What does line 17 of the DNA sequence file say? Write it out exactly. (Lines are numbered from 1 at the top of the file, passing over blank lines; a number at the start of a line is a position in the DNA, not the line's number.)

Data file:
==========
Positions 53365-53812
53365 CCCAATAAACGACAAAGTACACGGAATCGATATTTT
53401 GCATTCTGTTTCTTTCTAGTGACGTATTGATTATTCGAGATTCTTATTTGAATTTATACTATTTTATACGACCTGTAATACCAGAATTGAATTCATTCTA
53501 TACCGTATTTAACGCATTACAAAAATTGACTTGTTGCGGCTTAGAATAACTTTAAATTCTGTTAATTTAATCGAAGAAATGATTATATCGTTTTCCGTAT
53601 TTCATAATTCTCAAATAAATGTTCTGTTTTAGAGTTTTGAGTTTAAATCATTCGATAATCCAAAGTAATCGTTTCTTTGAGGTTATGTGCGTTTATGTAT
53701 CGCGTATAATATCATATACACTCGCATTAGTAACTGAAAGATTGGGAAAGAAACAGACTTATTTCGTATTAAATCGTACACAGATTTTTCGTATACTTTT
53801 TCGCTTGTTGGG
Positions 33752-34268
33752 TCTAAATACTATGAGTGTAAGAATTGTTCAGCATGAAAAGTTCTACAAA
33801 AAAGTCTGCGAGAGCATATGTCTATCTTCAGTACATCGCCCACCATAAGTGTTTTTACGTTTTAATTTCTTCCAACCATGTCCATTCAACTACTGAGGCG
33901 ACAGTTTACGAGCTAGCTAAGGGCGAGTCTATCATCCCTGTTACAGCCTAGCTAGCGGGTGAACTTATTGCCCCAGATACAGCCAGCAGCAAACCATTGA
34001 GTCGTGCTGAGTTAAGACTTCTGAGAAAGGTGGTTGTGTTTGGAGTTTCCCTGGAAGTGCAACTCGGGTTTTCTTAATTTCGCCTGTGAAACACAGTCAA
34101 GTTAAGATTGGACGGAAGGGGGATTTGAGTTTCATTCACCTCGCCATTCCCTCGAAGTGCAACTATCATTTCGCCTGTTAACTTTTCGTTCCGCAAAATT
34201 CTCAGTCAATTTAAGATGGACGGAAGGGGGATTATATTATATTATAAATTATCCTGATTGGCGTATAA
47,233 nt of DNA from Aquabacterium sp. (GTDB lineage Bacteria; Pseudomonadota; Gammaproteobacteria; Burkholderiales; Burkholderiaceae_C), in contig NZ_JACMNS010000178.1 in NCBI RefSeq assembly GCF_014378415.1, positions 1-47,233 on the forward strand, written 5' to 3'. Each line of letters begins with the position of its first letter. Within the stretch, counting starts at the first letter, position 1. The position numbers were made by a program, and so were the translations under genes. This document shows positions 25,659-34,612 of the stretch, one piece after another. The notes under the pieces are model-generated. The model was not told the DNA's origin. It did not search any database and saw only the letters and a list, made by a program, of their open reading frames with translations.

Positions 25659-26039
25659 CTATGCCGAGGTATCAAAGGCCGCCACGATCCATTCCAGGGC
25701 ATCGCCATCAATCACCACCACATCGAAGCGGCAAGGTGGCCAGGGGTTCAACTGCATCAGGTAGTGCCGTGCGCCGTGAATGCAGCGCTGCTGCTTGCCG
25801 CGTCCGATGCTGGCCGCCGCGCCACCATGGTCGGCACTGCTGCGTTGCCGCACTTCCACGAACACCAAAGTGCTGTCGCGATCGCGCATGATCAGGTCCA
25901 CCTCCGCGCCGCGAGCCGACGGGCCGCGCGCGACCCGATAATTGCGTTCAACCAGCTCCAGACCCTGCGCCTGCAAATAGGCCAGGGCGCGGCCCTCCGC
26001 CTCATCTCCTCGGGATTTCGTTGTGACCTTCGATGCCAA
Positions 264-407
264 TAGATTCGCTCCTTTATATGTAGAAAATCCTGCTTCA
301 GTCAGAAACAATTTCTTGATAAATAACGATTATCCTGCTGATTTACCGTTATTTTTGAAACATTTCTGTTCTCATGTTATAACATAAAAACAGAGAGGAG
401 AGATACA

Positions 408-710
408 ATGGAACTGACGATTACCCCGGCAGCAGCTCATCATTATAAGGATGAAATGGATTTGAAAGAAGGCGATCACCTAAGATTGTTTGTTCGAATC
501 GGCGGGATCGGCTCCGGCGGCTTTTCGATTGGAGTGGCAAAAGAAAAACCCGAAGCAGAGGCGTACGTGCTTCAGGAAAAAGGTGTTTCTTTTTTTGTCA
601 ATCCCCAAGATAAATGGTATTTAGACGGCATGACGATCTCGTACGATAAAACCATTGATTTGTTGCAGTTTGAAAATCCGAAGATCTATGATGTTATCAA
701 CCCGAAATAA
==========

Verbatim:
25659 CTATGCCGAGGTATCAAAGGCCGCCACGATCCATTCCAGGGC